Chorea is a movement disorder that occurs in many different diseases and conditions. Dozens of genetic conditions, autoimmune and infectious diseases, endocrine disorders, medications and even pregnancy can have chorea as a symptom. Treatment is based on cause of the chorea.
Chorea is a movement disorder that causes involuntary, irregular, unpredictable muscle movements. The disorder can make you look like you’re dancing (the word chorea comes from the Greek word for “dance”) or look restless or fidgety.
Chorea is a movement problem that occurs in many different diseases and conditions. Chorea itself isn’t life-threatening, but it could be a sign of a neurological disease such as Huntington’s disease. Doctors can prescribe medication to control the abnormal muscle movements. Depending on the underlying cause, chorea may be temporary or be ongoing and get worse over time.
At least two other movements related to chorea are seen in neurological diseases.
No one knows for sure how many people experience chorea. Chorea is usually a symptom of another disorder. About 30,000 people in the United States have Huntington’s disease (a genetic condition that causes chorea). Doctors estimate another 200,000 people have a risk of developing Huntington’s disease because their parents have the genetic condition. Chorea is the most common symptom of Huntington’s disease.
In the United States, about 4,000 kids a year develop Sydenham chorea after having rheumatic fever. Rheumatic fever is a serious complication of untreated strep throat. Girls are more likely than boys to get rheumatic fever. It usually occurs between 5 and 15 years of age.
Chorea can occur in people of all ages. However, certain groups of people have an increased risk, including:
Chorea is a neurological symptom that originates in an area of the brain called basal ganglia, which are collections of nerve cells deep inside the brain that control movement. Dozens of genetic conditions, autoimmune diseases, metabolic disorders, infections and medications can affect basal ganglia and lead to the onset of chorea.
The most common causes of chorea are:
The symptoms of chorea are much the same no matter what caused the movement disorder. The most common signs of chorea are:
Because so many conditions and disorders can cause chorea, your doctor will ask a range of questions about your family history, the medications you take, and any symptoms you’re having besides uncontrollable movements. Your doctor will also conduct a physical exam and ask how often and how long your uncontrolled muscle movements have been happening and whether they get worse during times of stress.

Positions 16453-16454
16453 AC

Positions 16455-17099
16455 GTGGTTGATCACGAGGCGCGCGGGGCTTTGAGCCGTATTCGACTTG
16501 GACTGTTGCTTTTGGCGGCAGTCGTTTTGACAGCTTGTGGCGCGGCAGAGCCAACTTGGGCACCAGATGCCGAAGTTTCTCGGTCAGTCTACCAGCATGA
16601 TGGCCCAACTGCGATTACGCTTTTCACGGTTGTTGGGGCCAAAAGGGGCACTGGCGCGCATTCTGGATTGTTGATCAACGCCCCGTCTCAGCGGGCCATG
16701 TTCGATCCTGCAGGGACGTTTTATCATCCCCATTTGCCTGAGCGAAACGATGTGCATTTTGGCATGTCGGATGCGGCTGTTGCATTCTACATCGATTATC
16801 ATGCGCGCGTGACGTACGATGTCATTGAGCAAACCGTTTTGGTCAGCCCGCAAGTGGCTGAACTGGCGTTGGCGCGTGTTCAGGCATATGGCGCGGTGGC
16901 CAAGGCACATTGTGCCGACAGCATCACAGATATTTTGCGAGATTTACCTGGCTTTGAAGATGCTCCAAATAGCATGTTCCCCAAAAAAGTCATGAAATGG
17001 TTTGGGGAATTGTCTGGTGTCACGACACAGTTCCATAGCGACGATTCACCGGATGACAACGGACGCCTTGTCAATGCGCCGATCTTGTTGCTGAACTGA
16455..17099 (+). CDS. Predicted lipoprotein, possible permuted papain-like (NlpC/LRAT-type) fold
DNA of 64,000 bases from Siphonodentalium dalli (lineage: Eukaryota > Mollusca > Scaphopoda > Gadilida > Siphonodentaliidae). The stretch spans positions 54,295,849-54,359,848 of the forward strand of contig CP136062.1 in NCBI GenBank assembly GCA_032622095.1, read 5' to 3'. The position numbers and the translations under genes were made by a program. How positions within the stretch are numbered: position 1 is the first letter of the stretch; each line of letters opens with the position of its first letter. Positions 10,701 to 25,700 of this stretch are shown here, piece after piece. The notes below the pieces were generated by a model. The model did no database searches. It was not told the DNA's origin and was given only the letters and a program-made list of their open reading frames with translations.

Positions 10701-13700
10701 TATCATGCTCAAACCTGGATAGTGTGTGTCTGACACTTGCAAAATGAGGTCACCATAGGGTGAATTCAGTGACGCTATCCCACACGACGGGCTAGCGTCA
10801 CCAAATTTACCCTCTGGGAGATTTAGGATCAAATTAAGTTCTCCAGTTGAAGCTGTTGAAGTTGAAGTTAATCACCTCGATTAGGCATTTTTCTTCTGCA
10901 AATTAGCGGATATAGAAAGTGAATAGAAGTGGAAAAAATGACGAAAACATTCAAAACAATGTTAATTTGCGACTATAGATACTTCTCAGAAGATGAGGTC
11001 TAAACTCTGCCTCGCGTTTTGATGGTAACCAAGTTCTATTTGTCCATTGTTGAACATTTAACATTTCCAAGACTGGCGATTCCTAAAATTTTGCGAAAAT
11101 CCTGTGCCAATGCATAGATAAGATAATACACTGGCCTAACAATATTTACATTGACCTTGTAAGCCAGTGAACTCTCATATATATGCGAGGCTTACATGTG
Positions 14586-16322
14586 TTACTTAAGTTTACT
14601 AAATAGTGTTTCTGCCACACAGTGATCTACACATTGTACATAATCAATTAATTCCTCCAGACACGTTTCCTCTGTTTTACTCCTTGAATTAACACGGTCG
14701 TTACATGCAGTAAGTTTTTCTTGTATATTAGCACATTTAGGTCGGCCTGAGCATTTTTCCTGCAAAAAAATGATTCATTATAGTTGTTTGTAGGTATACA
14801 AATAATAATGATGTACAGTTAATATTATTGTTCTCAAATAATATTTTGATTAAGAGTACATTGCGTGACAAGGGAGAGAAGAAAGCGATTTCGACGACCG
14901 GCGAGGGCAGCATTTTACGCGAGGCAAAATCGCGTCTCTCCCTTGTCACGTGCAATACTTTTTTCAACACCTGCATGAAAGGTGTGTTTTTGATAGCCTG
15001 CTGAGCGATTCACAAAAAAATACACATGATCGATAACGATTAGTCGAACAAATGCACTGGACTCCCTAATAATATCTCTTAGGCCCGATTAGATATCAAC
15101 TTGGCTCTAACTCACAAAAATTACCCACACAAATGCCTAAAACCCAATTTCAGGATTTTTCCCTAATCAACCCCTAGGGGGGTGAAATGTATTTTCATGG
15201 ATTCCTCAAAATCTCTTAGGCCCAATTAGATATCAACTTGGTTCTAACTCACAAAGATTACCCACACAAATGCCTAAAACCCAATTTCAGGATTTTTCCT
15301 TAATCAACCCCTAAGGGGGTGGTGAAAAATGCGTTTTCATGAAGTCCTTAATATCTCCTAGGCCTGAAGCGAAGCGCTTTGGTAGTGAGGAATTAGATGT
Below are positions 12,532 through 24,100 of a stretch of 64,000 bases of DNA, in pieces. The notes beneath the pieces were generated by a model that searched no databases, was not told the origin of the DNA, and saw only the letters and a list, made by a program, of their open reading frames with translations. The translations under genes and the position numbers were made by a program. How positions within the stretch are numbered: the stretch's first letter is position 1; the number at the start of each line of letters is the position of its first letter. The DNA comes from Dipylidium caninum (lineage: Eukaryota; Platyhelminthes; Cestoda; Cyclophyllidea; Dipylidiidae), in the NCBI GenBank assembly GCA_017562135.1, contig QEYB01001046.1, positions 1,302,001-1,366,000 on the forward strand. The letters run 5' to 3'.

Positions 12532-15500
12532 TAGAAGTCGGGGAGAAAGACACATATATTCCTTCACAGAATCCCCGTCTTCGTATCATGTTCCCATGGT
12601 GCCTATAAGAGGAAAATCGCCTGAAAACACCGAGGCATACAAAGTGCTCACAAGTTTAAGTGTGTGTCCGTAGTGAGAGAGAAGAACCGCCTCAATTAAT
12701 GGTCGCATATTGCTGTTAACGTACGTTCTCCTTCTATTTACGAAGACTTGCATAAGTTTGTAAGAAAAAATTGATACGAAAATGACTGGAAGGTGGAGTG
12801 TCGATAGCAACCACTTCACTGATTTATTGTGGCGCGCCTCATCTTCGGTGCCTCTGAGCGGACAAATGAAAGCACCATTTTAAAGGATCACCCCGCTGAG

To determine the cause of chorea, your doctor may order:
If you have irregular muscle movements that you can’t control, you should see your doctor. Your risk of chorea is higher if you have an autoimmune disease, a family history of Huntington’s disease, or if you’ve had rheumatic fever.
Some people may not be aware of their chorea; others may view their mild symptoms simply as a nuisance or perhaps as a social embarrassment. However, if your chorea is severe or disabling or interferes with the quality of your life, you should see your doctor for treatment.
The type of treatment depends on what is causing the movement disorder.
Deutetrabenazine and tetrabenazine can cause suicidal thoughts and actions in people with Huntington’s disease. Before taking these drugs, it’s very important to tell your doctor if you’re depressed. People who have a history of depression should not take these medications.
Taking corticosteroids for a long time can weaken your bones and lead to a condition called osteoporosis. People have also reported weight gain and high blood pressure after long-term use of corticosteroids.
All medications have potential side effects. Talk to your doctor about the risks and benefits of all medications considered to treat your chorea. You and your doctor can decide which medications or treatment plan may be best suited for you based on your symptoms and the cause of the chorea.
Depending on the cause of chorea, complications can be severe. Huntington’s disease is an ongoing disease that gets worse over time and has no cure. Although there is no cure for lupus, doctors can help you manage the disease with medications. Children who develop Sydenham chorea after rheumatic fever usually recover without long-term medical problems.
Only a doctor can help you relieve the symptoms of chorea. You should talk to your doctor about medications that can control the muscle movements.
You can’t prevent some of the diseases and conditions that cause chorea, such as Huntington’s disease and lupus. To avoid rheumatic fever, children with a sore throat should get tested for strep. If your child’s doctor prescribes antibiotics for strep throat, be sure to take them as directed and finish all the medicine.
The outlook depends on what’s causing the involuntary muscle movements. People with Huntington’s disease can live 15 to 25 years after they develop symptoms. The condition slowly gets worse over time and makes it very difficult to do everyday activities like dressing, bathing and eating.
Children who develop Sydenham chorea after rheumatic fever usually recover within 2 years. Some children may have lingering behavioral or emotional issues, such as obsessive compulsive disorder (OCD). These issues can last a lifetime.
Chorea itself usually can be managed with currently available treatments.
You should call your doctor right away if you notice any unusual muscle movements or tics. Although you may not have chorea, it’s important to get it checked out to determine what’s causing the movements.
Last reviewed by a Cleveland Clinic medical professional on 01/17/2020.
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